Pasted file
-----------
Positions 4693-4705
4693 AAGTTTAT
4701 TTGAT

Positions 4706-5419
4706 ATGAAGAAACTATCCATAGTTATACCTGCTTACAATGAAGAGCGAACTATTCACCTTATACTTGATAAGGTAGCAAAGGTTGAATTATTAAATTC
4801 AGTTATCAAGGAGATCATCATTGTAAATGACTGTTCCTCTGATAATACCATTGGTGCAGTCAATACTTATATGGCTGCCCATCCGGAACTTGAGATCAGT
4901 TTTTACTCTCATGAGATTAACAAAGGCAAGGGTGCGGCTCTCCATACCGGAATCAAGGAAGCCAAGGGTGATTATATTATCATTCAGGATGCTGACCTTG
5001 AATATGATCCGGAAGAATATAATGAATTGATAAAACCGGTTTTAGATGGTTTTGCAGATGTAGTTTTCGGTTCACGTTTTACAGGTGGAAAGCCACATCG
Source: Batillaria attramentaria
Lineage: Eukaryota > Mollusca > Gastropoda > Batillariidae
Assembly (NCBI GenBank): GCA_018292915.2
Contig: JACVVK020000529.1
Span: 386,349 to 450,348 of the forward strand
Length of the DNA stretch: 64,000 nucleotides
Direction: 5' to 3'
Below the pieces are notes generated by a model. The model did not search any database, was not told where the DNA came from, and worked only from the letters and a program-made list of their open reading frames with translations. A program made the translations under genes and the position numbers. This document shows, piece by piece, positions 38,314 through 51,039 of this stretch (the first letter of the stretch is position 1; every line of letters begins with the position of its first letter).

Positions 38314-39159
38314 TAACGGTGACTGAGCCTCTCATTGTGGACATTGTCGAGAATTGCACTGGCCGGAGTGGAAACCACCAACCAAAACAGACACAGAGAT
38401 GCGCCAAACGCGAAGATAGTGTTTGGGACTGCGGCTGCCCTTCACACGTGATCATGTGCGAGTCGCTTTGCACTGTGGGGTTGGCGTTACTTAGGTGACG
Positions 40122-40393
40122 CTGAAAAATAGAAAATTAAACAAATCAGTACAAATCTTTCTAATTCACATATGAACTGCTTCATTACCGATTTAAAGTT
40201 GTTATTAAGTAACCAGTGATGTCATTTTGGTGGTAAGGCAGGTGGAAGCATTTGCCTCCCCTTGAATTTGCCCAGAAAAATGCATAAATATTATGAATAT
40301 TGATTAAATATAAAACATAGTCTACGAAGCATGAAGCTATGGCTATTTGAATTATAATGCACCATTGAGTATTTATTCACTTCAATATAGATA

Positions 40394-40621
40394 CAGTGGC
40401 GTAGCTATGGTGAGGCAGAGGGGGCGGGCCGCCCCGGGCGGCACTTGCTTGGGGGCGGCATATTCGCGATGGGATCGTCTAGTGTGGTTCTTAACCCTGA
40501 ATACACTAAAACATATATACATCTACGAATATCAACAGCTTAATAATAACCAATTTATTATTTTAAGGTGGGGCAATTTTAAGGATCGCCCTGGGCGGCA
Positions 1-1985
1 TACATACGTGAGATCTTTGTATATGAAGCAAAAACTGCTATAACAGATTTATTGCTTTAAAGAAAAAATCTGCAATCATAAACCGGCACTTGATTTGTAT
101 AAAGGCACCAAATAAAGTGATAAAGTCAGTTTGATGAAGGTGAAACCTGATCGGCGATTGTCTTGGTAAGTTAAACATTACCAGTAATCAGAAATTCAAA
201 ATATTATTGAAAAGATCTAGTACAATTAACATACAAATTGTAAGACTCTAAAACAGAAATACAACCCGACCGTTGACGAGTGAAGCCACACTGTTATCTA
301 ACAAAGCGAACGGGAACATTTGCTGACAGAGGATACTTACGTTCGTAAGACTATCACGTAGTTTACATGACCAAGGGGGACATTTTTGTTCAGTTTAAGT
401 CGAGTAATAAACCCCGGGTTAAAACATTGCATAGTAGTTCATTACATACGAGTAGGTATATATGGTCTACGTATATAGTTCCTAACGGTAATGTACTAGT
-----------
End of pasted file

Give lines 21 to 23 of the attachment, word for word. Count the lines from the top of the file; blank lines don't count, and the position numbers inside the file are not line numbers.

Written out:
40122 CTGAAAAATAGAAAATTAAACAAATCAGTACAAATCTTTCTAATTCACATATGAACTGCTTCATTACCGATTTAAAGTT
40201 GTTATTAAGTAACCAGTGATGTCATTTTGGTGGTAAGGCAGGTGGAAGCATTTGCCTCCCCTTGAATTTGCCCAGAAAAATGCATAAATATTATGAATAT
40301 TGATTAAATATAAAACATAGTCTACGAAGCATGAAGCTATGGCTATTTGAATTATAATGCACCATTGAGTATTTATTCACTTCAATATAGATA